For instance, when Elijah was born, Isaac was not old enough to hold the following conversations with me:

Isaac: "Mommy, do you still have a boo boo on your belly?"
Me: "Yes, but it is almost all better."
Isaac: Stops and contemplates this and then says, "Okay. Good. That means you can do Rockababy with us at bedtime now?" (Veronica or Daddy had to do this toward the end of my pregnancy as I couldn't lift the boys anymore.)

Or a conversation like this:

Me: "Elijah, do you think you are ready to not sleep with a pacifier anymore?" (We only allow them in his bed but we haven't taken the final step of removing them from sleep time yet.)
Elijah: "No."
Me: "But you are a big boy now."
Elijah: "No. I'm still a little boy. I'm a baby."
Me: "But you have two pacifiers," I say, holding both of them up as he gets ready to go to sleep. "We can give these to baby Abigail."
Elijah: Grabs one pacifier. "Give this to baby Abigail. I keep other one."

And Elijah got me the other day too when I started working with him on saying Luke instead of Loop for his middle name. I asked him to say the "ck" sound at the end of the word. He did. But when I asked him to say "Elijah Loo-ck" he said, "I am "Ewijah Loop Kitsteiner Lion. I not ck."

That is true.

So it's conversations like those above that keep us on our toes all day. We do have Veronica. Big change. Although I remembered that with both of my previous babies, I had someone there with me for six weeks following their births. We are still in our six-week window. I think I will really benefit from the difference of having a person around as we get out of that six-week window.

Either way, things are hectic. We are figuring it out. We are taking one day at a time.

And we are enjoying seeing Abigail's big chunk cheeks as she starts to plump up. You go girl!

Saturday, August 20, 2011

Incirlik AFB: Painting a Picture

I have realized that many people, truly, have no idea what it is like living in another country, living in the Middle East, living on Incirlik Air Force Base. My friend Stebbs told me that she has had trouble explaining her life to people that aren't here living it. So true! I therefore thought I would create a post, that I will most likely edit as I see fit, so people who aren't here can try to understand what life is like on this tiny little Air Force Base. I also thought it would be something I could share with future families, preparing to make the move to Incirlik.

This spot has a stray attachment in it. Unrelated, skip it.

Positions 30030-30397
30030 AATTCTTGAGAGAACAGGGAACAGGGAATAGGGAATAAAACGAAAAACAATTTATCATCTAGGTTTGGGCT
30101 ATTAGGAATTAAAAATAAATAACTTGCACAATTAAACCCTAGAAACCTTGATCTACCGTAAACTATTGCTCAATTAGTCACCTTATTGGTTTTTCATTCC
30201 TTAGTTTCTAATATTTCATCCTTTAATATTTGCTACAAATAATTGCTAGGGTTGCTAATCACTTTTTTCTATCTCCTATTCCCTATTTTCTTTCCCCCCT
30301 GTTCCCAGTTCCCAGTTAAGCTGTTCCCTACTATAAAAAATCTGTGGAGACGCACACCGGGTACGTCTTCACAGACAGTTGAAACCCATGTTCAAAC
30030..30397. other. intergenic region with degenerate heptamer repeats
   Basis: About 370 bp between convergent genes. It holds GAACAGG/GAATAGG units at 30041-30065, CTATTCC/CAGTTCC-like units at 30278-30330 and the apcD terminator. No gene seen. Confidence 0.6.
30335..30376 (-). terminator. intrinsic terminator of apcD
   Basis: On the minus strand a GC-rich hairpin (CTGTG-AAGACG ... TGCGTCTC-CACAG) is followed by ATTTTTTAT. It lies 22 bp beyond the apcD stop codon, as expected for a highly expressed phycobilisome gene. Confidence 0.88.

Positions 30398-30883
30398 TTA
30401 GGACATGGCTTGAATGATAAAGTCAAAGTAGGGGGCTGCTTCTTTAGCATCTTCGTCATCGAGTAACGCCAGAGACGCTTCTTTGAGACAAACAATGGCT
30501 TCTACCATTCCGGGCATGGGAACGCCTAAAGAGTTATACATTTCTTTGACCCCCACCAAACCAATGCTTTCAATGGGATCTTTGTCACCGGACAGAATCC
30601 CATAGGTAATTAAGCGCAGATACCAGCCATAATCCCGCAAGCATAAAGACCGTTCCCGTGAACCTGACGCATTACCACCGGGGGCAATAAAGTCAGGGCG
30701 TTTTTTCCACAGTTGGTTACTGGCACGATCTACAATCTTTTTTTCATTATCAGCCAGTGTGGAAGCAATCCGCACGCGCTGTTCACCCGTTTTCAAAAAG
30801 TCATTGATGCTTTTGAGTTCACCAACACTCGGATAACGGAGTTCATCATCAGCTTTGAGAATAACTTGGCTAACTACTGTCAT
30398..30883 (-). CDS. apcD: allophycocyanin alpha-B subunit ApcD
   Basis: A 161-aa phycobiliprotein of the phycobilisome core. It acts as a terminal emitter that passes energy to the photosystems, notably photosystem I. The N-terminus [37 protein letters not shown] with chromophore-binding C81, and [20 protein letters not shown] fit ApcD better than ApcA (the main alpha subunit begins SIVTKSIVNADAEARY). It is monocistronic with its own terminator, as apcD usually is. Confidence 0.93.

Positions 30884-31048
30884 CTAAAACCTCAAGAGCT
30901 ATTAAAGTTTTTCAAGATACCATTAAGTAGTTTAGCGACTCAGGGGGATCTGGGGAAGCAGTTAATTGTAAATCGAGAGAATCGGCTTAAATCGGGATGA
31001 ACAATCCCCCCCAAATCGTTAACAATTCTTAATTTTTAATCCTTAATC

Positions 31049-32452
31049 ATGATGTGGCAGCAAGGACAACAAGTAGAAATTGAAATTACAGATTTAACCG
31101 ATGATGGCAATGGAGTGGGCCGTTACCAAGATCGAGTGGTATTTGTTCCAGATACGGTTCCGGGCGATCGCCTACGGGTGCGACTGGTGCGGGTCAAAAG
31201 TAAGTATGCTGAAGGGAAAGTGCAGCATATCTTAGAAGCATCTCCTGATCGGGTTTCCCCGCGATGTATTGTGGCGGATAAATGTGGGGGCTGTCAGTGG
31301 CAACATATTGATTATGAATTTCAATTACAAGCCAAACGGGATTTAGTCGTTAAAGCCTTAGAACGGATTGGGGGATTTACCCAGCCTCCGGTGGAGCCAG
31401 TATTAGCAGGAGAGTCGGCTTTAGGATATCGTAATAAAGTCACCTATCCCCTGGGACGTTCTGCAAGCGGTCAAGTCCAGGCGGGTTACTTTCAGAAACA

1. Where is Incirlik AFB? Incirlik is located five miles east of Adana -- Turkey's fifth largest city. It is 35 miles from the Mediterranean Sea. Adana is approximately 1.5 hours from the Syrian border.

2. Who uses/lives on Incirlik? The U.S. Air Force and the Turkish Air Force use this AFB. There are approximately 5,000 airmen on this Base.

3. Why do we have to have Americans on Incirlik? Established in the 1940's/1950's, Incirlik was designed strategically to counter the threat of the Communist Soviet Union during the Cold War and to be able to respond to any crisis that may arise in the Middle East. In other words, Incirlik is a forward presence in the Middle East. Our relationship with the Democracy of Turkey allows us to "have a Base" outside of the USA that we can use in getting supplies to Iraq or Afghanistan. It allows us to be close to Syria, Pakistan, and other Middle East countries without actually being in these countries. This Base belongs to Turkey, but they allow us to have a presence in the Middle East. The runways on the Base are a very prominent part of the Base so supplies can come in and out easily.